With the government considering a blanket ban on all forms of single-use plastic, pharma major Biocon on Thursday indicated it could replace the disposable plastic pens with reusable ones for insulin products.
The pharma industry said the government has indicated to it that it could find a solution for replacing the use of single-use plastic for pharma packaging within a year’s time or so. According to reports, the blanket ban has been held off, at least for the moment, given the industry is grappling with slowdown blues and it could be disruptive if implemented right away.
Meanwhile, Biocon’s Chairperson and Managing Director Kiran Mazumdar-Shaw tweeted on Thursday: “As a responsible company, we would like to lead the way in replacing disposable plastic pens with reusable pens for insulin products. I hope patients cooperate.” She said it was up to individuals and individual corporations to initiate a plastic reduction plan.
A company spokesperson clarified that Biocon had already introduced a reusable insulin pen called INSUPen in 2011. Biocon’s ready-to-use pre-filled disposable pen with insulin Glargine is manufactured at its plant in Bengaluru.
Disposable pens are generally more convenient than reusable ones because a user does not need to load any cartridge. The downside is that they usually cost more and also contribute to a significant amount of medical waste. Shaw in a blog in April had pointed out that when given the choice, more people are likely to choose the more affordable and environmentally friendlier reusable pens.
“Disposable pens should only be given to the very old or the very young, who would find it difficult to load a reusable pen,” she had then said.
The reusable insulin pen market in India is largely dominated by French player Sanofi and Danish Novo Nordisk. Sanofi had introduced a reusable insulin pen some years back.
Meanwhile, the other pharma majors have not yet announced any significant measures to alter their packaging to cut down on single-use plastic. An industry source indicated that the government has verbally indicated to the industry that it has around one year until it can come up with an alternative to packaging with single-use plastic.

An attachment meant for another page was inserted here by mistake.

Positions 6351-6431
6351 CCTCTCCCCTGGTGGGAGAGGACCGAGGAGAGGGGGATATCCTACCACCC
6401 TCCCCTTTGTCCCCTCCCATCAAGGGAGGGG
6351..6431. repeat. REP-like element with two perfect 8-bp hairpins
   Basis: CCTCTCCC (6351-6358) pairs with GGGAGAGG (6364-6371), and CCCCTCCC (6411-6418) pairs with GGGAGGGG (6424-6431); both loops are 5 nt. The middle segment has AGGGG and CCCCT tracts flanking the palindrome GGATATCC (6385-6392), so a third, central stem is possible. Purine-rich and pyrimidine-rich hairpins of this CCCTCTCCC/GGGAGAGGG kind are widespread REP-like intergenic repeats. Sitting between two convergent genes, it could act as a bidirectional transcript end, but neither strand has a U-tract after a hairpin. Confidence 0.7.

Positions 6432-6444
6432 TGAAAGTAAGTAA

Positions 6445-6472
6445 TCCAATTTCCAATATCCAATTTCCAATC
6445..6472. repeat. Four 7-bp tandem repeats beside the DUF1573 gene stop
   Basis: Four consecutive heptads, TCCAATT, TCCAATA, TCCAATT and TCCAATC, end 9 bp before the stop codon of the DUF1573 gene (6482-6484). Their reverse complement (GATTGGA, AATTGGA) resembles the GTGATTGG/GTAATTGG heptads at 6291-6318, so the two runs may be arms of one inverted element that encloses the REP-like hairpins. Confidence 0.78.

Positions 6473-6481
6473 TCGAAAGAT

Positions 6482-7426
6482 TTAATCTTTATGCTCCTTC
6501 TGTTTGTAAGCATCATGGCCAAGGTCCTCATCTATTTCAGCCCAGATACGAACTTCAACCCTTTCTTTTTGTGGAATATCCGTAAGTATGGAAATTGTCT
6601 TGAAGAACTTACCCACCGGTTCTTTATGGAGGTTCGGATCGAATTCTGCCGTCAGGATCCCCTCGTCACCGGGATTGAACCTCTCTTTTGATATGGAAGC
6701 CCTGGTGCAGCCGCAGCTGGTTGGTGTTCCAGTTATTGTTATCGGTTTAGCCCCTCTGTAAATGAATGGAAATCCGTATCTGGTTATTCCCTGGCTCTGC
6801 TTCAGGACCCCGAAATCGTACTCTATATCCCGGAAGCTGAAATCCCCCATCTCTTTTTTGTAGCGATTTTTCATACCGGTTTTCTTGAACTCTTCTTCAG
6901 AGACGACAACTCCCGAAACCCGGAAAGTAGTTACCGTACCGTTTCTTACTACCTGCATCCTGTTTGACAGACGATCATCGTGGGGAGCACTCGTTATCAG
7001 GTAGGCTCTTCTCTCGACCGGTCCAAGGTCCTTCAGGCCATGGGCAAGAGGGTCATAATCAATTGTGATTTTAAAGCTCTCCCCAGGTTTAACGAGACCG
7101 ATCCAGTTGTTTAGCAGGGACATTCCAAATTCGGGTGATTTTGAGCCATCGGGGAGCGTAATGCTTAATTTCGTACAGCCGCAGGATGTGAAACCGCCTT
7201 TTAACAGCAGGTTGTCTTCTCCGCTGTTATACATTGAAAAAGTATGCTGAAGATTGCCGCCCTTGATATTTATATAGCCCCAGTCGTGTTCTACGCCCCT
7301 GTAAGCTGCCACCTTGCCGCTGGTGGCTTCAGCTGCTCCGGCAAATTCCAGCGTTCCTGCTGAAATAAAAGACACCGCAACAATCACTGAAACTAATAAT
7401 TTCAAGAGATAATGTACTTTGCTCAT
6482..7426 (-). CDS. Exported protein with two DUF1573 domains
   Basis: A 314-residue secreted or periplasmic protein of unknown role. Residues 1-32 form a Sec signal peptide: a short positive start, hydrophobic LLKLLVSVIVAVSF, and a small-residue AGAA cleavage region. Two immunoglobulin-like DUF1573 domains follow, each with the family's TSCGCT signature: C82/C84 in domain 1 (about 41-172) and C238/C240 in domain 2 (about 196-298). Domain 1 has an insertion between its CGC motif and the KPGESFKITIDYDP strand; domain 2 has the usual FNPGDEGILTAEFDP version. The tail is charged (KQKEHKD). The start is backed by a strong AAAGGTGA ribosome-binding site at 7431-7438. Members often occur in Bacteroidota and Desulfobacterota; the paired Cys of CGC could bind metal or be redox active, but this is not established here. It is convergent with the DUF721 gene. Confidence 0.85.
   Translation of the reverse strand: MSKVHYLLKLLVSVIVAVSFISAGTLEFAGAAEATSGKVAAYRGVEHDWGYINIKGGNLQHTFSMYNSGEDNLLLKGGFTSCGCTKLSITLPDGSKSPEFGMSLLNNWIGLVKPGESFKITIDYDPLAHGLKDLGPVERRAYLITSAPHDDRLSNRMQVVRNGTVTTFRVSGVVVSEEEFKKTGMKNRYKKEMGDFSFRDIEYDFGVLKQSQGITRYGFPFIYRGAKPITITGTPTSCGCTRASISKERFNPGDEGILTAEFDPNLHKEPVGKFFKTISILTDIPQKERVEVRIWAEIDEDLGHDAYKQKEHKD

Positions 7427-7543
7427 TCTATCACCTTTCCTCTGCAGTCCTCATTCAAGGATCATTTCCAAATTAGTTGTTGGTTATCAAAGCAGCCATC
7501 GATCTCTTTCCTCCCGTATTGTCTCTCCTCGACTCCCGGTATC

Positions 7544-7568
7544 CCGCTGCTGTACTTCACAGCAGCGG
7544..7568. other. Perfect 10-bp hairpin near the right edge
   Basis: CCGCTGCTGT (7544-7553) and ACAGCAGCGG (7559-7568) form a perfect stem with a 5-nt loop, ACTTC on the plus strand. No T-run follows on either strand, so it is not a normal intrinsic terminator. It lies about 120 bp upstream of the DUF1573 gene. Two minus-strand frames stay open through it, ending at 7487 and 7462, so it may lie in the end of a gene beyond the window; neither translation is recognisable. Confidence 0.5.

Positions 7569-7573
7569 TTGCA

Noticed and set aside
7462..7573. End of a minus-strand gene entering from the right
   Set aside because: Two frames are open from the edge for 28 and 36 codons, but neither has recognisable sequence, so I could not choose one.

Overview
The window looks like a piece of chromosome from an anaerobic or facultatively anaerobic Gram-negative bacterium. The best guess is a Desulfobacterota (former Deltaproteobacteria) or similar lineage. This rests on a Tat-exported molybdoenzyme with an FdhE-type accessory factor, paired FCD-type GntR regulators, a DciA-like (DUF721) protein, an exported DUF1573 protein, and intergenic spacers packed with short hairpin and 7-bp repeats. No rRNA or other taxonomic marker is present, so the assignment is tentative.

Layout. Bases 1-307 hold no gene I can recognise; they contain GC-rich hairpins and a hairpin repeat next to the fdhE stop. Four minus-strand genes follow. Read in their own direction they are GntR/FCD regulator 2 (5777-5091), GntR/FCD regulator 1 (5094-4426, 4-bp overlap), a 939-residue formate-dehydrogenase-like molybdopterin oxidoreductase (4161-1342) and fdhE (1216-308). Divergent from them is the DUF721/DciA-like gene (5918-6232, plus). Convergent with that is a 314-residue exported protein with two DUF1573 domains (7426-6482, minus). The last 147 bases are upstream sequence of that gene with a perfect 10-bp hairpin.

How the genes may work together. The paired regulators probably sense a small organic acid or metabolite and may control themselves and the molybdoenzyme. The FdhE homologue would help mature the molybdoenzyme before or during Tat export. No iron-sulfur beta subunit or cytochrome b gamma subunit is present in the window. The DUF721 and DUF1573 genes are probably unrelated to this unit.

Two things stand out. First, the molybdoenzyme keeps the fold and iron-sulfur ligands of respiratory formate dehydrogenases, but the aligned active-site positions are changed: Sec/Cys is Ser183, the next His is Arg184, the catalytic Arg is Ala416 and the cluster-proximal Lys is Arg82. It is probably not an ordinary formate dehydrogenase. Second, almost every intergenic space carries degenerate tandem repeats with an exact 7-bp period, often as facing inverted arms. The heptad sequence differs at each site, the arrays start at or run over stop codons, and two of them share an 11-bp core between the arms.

The chairman of a pharma company, which ranks among the top 10 players here, said, “If pharma packaging for liquid oral formulations is done in glass bottles, the costs would increase significantly. There are also issues around waste. We can definitely move towards more environment-friendly ways, but then the government has to allow us to increase the prices and it is not possible to absorb the costs.”
He also claimed that the same cannot be implemented for products outside of the National List of Essential Medicines (NLEM) under price control. “For non-NLEM products, the maximum price rise allowed every year is 10 per cent. The pharma industry is already under stringent regulatory pressure,” he added.
Sudarshan Jain, secretary general of the Indian Pharmaceutical Alliance, which represents leading pharma companies in India, said the pharma industry was mulling over options to cut down on single-use plastic, but it would take some time.
“Companies can cut down on plastic once we have clarity from the government on the pricing front,” said Jain.
“Since export markets allow medicines to be packed in plastic bottles, the industry also feels implementing two separate packaging lines for glass and plastic bottles is also not viable.”